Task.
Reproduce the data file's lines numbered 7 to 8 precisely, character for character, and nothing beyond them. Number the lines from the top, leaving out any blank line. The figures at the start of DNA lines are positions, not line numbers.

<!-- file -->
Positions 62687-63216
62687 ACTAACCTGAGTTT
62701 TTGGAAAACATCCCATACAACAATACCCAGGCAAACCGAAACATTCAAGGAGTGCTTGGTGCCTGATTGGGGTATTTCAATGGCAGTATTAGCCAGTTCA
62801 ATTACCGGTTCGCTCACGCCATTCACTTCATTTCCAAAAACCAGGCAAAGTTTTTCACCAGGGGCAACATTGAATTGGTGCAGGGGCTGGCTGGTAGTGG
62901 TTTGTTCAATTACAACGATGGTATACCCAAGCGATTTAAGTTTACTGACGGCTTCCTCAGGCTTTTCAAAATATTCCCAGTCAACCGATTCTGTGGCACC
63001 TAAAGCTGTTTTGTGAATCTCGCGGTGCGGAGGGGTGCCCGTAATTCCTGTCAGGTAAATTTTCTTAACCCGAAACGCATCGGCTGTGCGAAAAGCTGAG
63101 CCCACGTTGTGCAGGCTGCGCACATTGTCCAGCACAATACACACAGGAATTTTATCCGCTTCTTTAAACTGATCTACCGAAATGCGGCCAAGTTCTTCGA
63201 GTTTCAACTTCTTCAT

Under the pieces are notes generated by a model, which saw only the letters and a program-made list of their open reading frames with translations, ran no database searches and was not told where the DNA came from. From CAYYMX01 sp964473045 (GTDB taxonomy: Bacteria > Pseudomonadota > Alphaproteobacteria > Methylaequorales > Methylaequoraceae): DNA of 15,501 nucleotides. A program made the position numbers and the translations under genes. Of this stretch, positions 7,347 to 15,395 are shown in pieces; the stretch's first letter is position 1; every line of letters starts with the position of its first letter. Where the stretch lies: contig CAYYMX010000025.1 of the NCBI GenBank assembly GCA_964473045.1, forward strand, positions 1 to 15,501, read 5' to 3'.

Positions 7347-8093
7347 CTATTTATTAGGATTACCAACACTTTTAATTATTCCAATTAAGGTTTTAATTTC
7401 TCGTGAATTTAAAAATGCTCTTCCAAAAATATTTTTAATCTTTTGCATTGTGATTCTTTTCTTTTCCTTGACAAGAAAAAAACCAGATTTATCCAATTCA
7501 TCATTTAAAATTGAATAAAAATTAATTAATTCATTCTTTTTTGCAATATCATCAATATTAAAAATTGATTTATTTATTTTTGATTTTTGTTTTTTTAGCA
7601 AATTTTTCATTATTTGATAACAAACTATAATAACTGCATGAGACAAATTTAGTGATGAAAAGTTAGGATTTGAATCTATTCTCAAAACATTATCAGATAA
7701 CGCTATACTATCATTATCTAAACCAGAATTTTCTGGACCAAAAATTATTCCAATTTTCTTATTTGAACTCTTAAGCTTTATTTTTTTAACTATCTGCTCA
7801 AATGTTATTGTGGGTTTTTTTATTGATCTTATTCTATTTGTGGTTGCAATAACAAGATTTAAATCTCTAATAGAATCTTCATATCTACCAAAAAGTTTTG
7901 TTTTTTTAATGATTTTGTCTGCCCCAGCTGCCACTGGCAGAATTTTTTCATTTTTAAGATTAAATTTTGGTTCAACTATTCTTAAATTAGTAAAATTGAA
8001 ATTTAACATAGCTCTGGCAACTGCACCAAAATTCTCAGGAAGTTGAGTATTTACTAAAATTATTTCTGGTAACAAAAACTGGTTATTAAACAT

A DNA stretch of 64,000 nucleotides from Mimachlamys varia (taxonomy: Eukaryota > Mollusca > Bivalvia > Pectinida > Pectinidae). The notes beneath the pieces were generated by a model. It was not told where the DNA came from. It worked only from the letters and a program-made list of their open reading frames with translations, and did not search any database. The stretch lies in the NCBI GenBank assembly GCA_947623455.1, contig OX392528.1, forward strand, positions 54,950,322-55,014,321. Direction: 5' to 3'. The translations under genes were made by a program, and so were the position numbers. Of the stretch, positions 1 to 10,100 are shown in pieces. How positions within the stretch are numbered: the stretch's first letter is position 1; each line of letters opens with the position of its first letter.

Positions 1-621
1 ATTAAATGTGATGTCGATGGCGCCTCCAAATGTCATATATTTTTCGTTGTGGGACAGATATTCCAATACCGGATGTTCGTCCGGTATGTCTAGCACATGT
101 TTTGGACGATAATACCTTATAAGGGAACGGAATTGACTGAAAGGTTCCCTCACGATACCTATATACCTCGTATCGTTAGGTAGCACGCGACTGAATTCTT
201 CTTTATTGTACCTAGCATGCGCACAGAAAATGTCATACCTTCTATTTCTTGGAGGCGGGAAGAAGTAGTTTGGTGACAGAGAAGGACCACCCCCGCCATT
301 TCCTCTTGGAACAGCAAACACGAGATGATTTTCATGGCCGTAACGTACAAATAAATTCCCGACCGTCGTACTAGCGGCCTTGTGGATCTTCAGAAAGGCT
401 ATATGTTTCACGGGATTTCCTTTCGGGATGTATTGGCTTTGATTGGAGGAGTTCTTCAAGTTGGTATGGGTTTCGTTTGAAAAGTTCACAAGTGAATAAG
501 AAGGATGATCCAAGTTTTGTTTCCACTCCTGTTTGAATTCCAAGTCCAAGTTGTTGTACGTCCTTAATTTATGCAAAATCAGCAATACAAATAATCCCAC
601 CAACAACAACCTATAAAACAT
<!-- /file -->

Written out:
63101 CCCACGTTGTGCAGGCTGCGCACATTGTCCAGCACAATACACACAGGAATTTTATCCGCTTCTTTAAACTGATCTACCGAAATGCGGCCAAGTTCTTCGA
63201 GTTTCAACTTCTTCAT